Next: O Lord … how long? (Rev. 6:9-11)
Rev. 6:9 – When He opened the fifth seal, I saw under the altar the souls of those slaughtered because of God’s word and the testimony they had. 10They cried out with a loud voice: “O Lord, holy and true, how long until You judge and avenge our blood from those who live on the earth?” So, a white robe was given to each of them, and they were told to rest a little while longer until [the number of] their fellow slaves and their brothers, who were going to be killed just as they had been, would be completed (HCSB).
When Jesus opens the fifth seal, the scene changes dramatically from earth to heaven. The thundering hoof beats of the four horsemen have been heard on earth as their riders conquer, wage war, bring famine and pestilence, and kill. But now we are taken to heaven, where martyred souls at rest cry out to God for vengeance. They are given white robes and told to rest a while longer. The killing on earth is not over yet; the martyrs are told to rest until the number of their fellow slaves and their brothers, who are going to be killed just as they have been, is completed.
Why the shift to a heavenly scene? Who are these martyrs? And why does God permit the wicked to slaughter even more righteous people before He finally does something about it? How do John’s first-century readers understand this passage? And what does it mean to us today?
The fifth seal
As the Lamb opens the fifth seal, giving way to another portion of the message in the scroll, John sees the souls of martyrs under the altar. But the booming voices of the four living creatures do not attend this vision. Rather, John hears the cries of the deceased saints, petitioning the Lord for vengeance. W.A. Criswell points out that the fifth seal is different from the rest of the seven in that we do not see the action itself, but the result of action: “Heretofore and hereafter, as a seal is broken or a trumpet is blown or a vial is poured out, across the state of human history we shall see the judgment develop … But not here…. John sees under the altar the souls of those who have already been slain. Back of those souls that are slain, we must imagine, though it is undepicted and undescribed, the blood and fury and fire of awful persecution, the blood bath in which they lost their lives” (Expository Sermons on Revelation, p. 102).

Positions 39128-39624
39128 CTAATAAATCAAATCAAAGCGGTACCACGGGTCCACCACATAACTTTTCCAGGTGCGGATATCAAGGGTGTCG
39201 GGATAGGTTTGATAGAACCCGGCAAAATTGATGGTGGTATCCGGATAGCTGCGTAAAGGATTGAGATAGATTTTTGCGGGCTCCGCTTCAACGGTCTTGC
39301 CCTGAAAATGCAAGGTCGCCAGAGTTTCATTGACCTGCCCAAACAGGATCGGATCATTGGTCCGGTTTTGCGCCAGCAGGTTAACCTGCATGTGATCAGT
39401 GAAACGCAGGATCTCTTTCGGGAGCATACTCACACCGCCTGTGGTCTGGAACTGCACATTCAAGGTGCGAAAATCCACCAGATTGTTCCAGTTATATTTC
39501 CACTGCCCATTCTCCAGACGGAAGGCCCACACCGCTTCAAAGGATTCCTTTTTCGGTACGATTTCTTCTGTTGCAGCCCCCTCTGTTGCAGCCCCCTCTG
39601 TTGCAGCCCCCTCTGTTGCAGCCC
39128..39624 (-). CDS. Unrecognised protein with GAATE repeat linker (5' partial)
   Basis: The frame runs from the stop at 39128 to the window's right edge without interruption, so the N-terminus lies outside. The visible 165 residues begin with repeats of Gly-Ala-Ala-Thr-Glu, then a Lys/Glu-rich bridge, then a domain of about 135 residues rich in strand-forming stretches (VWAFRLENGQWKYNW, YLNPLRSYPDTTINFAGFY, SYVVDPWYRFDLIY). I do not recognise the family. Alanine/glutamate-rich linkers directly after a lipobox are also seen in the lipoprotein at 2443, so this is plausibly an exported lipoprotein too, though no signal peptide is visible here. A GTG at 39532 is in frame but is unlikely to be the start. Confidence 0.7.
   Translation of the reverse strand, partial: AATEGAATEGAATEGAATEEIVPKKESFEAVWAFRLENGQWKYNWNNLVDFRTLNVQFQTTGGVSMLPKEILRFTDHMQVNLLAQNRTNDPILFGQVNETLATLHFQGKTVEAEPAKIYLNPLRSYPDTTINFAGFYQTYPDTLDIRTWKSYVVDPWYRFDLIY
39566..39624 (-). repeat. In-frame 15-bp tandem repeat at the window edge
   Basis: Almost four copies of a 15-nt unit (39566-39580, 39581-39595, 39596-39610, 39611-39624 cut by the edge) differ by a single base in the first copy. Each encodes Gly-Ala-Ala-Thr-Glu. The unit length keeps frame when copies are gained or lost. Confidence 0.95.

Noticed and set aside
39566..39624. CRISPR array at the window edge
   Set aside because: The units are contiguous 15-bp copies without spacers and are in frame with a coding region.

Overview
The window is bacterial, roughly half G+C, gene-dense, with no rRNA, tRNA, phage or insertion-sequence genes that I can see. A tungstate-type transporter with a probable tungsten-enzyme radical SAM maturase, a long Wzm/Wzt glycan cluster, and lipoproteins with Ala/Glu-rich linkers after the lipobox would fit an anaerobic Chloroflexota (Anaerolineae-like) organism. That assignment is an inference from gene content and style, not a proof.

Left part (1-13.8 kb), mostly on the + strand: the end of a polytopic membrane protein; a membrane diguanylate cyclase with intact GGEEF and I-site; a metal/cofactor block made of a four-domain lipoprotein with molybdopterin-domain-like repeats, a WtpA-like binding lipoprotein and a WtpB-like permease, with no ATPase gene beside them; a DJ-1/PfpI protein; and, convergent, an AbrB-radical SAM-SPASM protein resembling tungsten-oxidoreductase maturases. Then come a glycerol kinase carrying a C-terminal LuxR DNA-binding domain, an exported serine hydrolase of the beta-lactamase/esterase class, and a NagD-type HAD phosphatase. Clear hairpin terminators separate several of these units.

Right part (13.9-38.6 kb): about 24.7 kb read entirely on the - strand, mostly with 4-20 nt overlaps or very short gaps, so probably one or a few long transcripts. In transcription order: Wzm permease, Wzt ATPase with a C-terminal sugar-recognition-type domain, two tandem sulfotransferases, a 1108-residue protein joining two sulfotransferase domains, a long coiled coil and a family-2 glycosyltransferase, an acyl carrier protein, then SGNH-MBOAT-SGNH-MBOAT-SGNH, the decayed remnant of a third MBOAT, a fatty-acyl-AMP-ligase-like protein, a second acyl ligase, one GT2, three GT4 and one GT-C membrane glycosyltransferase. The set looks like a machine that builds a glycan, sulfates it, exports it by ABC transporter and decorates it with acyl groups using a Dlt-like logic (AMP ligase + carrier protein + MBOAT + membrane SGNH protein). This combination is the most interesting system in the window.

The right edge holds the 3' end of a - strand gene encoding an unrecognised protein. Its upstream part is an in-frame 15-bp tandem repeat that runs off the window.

The translation of the Hebrew and Greek words for “altar” means “a place of sacrifice,” or in the verb form “to sacrifice.” But it’s important to note that there are two altars in the temple:
- The altar of burnt offering (Ex. 30:28), also called the bronze altar (Ex. 39:39) and “the Lord’s table” (Mal. 1:7). As described in Ex. 27:1-8, it is a hollow square, 5 cubits in length and breadth, and 3 cubits in height. It is made of wood, overlaid with plates of brass and ornamented with “horns” (Exc. 29:12; Lev. 4:18). This is where animal sacrifices are made, with their blood poured out underneath.
- The altar of incense (Ex. 30:1-10), also called the golden altar (Ex. 39:38; Num. 4:11). It stands in the holy place near the curtain that leads into the Holy of Holies. On this altar sweet spices are burned with fire taken from the altar of burnt offering. The high priest offers incense on this altar to begin the morning and evening services. The burning of the incense is a type of prayer (Ps. 141:2; Rev. 5:8; 8:3-4).